Moscow Movie Showcase Plans New "Festival Palace"
The festival has been hampered by the lack of quality venues, event president and Oscar-winning director Nikita Mikhalkov said.
Moscow's international film festival will be housed in a "festival palace" by 2018 after a deal was signed for the construction of the long-awaited new venue, Oscar-winning director Nikita Mikhalkov says.
Mikhalkov, who had long lobbied for the building of an ambitious modern arts center in Moscow to house the festival, which has been hampered by the lack of good venues, said the new multi-purpose building should be complete by 2018 — in time for the festival's 40th edition. The completion date coincides with the 2018 soccer World Cup, which Russia insists it will host regardless of any evidence emerging of corruption in the FIFA process that awarded it the games.
Mikhalkov, whose comments came Friday, the day before the 37th edition of MIFF wrapped with the main award going to Bulgarian director Ivaylo Hristov for Losers, his film about an unfortunate provincial schoolboy, says the new venue would become a hub for festival, film forums, high-profile movie premieres and music events.
"We are very advanced in this regard, there are investors, there is a place and a very beautiful project. We are now in the final stages of signing documents," Mikhalkov told reporters.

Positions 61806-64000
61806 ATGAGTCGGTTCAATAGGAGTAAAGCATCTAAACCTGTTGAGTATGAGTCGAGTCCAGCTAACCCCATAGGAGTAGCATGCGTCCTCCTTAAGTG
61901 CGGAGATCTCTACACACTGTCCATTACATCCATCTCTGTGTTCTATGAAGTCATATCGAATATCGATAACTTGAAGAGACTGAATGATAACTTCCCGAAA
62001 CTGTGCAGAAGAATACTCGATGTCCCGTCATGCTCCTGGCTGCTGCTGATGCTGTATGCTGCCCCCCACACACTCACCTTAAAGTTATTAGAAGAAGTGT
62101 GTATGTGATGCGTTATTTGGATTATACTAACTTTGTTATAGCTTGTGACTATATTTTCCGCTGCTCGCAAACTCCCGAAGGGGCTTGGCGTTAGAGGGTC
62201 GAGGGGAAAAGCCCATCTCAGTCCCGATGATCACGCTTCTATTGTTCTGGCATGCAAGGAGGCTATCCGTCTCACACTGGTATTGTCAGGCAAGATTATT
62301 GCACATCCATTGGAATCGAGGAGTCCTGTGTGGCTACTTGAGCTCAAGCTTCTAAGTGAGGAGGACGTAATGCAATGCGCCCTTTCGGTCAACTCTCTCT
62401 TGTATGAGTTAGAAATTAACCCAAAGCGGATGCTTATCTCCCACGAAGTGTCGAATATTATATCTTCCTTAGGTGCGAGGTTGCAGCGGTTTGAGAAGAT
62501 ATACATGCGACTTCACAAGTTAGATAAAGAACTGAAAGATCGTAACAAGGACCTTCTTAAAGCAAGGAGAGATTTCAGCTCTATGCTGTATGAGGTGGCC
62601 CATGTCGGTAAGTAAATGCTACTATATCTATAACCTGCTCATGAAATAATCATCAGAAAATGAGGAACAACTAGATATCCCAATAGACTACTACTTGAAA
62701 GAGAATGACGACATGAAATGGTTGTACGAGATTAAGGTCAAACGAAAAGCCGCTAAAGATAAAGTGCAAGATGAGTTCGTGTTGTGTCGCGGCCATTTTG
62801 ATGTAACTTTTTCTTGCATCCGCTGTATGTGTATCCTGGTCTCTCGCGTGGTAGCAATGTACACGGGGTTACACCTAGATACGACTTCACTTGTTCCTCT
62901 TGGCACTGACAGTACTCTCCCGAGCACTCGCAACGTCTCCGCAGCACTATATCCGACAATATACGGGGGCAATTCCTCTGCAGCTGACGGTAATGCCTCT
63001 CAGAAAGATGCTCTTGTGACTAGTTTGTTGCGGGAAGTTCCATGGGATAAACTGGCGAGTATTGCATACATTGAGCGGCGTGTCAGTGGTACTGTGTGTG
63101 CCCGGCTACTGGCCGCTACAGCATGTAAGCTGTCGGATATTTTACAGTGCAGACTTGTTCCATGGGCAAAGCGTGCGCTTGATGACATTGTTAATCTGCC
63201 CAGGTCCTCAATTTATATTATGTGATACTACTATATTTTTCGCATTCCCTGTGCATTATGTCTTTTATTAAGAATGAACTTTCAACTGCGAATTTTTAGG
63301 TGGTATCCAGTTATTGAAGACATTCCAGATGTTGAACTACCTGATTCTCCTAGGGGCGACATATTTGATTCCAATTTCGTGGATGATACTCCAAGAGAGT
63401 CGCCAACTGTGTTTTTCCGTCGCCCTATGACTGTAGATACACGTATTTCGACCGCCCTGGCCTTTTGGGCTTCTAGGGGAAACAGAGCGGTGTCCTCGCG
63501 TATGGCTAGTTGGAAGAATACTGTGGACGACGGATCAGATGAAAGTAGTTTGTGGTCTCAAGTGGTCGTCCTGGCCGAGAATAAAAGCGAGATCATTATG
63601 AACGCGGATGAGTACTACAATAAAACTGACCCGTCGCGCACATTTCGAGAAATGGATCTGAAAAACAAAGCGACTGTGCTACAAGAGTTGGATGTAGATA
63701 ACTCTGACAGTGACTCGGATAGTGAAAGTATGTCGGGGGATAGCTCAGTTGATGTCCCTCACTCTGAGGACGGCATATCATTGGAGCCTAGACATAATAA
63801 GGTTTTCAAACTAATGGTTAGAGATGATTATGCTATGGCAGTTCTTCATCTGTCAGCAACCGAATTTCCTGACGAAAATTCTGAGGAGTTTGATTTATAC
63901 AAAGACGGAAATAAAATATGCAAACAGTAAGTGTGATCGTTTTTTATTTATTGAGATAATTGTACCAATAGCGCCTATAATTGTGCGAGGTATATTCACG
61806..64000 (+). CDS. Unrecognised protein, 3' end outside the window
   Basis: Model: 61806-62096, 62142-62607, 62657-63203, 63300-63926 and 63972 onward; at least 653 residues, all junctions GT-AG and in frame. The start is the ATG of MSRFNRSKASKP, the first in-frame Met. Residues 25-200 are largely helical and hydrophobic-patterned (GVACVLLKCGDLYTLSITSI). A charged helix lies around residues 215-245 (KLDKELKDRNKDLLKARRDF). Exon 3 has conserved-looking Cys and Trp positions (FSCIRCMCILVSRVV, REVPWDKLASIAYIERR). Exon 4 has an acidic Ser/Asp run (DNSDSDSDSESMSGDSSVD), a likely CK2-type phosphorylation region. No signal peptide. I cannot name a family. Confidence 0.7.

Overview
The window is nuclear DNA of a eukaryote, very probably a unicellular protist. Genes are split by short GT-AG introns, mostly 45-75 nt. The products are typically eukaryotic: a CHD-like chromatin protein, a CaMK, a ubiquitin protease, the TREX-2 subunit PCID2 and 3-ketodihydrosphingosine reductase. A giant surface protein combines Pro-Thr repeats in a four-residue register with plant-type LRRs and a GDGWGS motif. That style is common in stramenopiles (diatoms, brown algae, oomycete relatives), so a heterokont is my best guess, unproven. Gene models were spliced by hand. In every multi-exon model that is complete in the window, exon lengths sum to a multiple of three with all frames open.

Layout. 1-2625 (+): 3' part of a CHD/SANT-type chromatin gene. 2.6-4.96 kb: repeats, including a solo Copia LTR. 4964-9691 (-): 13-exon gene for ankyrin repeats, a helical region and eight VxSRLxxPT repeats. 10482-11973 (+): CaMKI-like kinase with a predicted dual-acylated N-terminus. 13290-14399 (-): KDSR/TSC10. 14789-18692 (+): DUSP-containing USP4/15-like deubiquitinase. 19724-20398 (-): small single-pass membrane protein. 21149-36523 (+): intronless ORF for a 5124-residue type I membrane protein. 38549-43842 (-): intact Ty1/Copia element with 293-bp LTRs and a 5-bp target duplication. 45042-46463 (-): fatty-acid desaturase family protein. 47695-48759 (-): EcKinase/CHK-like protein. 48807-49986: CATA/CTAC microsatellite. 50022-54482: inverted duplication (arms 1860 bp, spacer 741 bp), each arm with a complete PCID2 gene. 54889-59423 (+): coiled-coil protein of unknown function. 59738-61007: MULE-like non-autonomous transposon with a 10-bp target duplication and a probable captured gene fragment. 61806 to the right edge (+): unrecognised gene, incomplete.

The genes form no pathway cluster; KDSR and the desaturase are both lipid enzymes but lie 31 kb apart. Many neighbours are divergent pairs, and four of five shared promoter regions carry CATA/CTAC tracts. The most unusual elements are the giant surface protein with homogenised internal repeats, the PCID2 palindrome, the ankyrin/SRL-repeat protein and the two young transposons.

"The palace will be very modern, with conference rooms, multiplexes," he added.
Mikhalkov did not put a price on the cost of the riverside project, although two years ago, businesses near the 14-acre downtown site strongly objected to his plans.
The filmmaker, who won the best foreign language Oscar in 1995 for his Stalin-era set film Burnt by the Sun, also suggested the new venue could house Moscow's troubled cinema museum. That is unlikely to go down well with many in Russia's film community, who have not forgotten that the world-class collection of movie artifacts was forced out of its last permanent premises by Mikhalkov when he headed the filmmakers union, which owns the building the museum had long been housed in. Quentin Tarantino — who had visited the museum when in Moscow — was among the international stars that rallied to the defense of the collection, curated by Naum Kleiman.